These complex behaviors mean that water waves can behave very differently from light and sound.
As a programmer who took quantum mechanics in college, I have to admit, I didn't understand most of it. Someone I respect once told me that if you think you understand quantum mechanics, then you don't understand any of it at all.
The mathematical portion, vector mathematics with imaginary numbers, was the only part that was interesting to me. It seemed to me that mathematical deductions were necessary because the phenomenon modeled nothing in our "reality."
Quantum Mechanics requires randomness, because determinism is scary.
Both probability and fate are functions of time, and time is the most interesting thing to look at.
Generally, Time is ignored, or at best "accounted for".
As a programmer I think time is more interesting than particles or fields or probabilities of wave-function whatever
Isn't the many-worlds interpretation generally regarded as deterministic?
I interpreted "because determinism is scary" as a tongue-in-cheek aside. Either way, time is not ignored: there is serious research effort into the concept of time in quantum mechanics.
The fact that simple arrangements of symbols on a screen can perfectly describe this behavior is mind blowing. It leads me to think there's no possible way we're not living in some type of computer simulation.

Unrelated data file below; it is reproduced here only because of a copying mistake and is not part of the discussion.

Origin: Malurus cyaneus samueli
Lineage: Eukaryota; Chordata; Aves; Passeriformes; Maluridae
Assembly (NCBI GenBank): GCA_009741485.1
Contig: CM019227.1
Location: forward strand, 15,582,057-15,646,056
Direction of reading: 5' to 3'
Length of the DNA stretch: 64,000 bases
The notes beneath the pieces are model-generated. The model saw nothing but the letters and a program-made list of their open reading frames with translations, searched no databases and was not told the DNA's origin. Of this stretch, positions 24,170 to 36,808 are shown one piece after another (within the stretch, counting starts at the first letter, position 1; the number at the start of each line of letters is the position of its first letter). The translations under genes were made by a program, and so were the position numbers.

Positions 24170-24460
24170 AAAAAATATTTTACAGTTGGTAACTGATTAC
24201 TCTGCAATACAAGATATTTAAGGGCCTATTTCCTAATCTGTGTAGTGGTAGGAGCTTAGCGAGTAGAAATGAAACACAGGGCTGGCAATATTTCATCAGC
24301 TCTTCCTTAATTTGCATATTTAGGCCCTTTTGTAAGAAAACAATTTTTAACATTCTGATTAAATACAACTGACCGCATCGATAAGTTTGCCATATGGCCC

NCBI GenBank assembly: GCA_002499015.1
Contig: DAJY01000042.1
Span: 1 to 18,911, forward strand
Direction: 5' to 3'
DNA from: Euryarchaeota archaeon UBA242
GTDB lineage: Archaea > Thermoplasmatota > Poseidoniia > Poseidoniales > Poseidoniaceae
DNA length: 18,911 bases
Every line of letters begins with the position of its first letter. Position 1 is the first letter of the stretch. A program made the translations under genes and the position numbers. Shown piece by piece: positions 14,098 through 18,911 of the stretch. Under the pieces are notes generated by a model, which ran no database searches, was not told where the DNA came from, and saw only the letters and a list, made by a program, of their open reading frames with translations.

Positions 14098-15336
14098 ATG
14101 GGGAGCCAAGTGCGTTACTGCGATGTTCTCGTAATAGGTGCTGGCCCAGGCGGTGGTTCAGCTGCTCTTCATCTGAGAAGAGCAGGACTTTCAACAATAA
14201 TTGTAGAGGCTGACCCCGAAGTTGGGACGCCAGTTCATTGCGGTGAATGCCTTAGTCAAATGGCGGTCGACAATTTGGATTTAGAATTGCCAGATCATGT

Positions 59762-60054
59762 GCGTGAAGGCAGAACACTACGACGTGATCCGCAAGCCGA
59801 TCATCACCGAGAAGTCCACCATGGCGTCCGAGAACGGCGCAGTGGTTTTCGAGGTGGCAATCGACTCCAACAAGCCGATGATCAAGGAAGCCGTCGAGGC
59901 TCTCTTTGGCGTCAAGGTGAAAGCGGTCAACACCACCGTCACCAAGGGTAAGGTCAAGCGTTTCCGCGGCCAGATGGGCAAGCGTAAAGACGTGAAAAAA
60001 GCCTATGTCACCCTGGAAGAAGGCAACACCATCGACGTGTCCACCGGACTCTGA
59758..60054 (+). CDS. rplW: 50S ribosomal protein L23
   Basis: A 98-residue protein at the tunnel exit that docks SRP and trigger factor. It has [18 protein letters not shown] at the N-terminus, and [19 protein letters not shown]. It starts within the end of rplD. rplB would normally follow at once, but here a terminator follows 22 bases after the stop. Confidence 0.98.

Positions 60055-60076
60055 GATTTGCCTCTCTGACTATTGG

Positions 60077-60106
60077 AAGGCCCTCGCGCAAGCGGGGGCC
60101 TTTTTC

See https://physics.stackexchange.com/questions/9720/does-the-pl... (the given answer is pretty great, but beware, the author is known for being a bit hostile in his non-physics opinions)
I find this line of reasoning inadequate. In the 19th century, would you not be compelled to believe that the universe was made of mechanical pulleys, levers, and pipes because the universe operated with the perfection of a well-designed machine?
OK, so there are some phenomena that correlate (bear a resemblance to) with how computers behave. well, there are phenomena that correlate with a great many number of things; we shouldn't be surprised that computers and information theory are one of them
I think the article is a bit misleading about this. We don't know if space and time are discrete or continuous. As far as we know space and time are continuous and all the current theories treat them as continuous values.
Discretization of space and time is useful for numerical simulations, if you pick the grid small enough, but it's only a trick to do the calculations in the computer.
Anyway, it is possible that someday in the future we will discover that space-time is discrete, and it has a really tiny grid, and it has a tiny effect in the calculations. But no one is sure if this will happen in the future or not.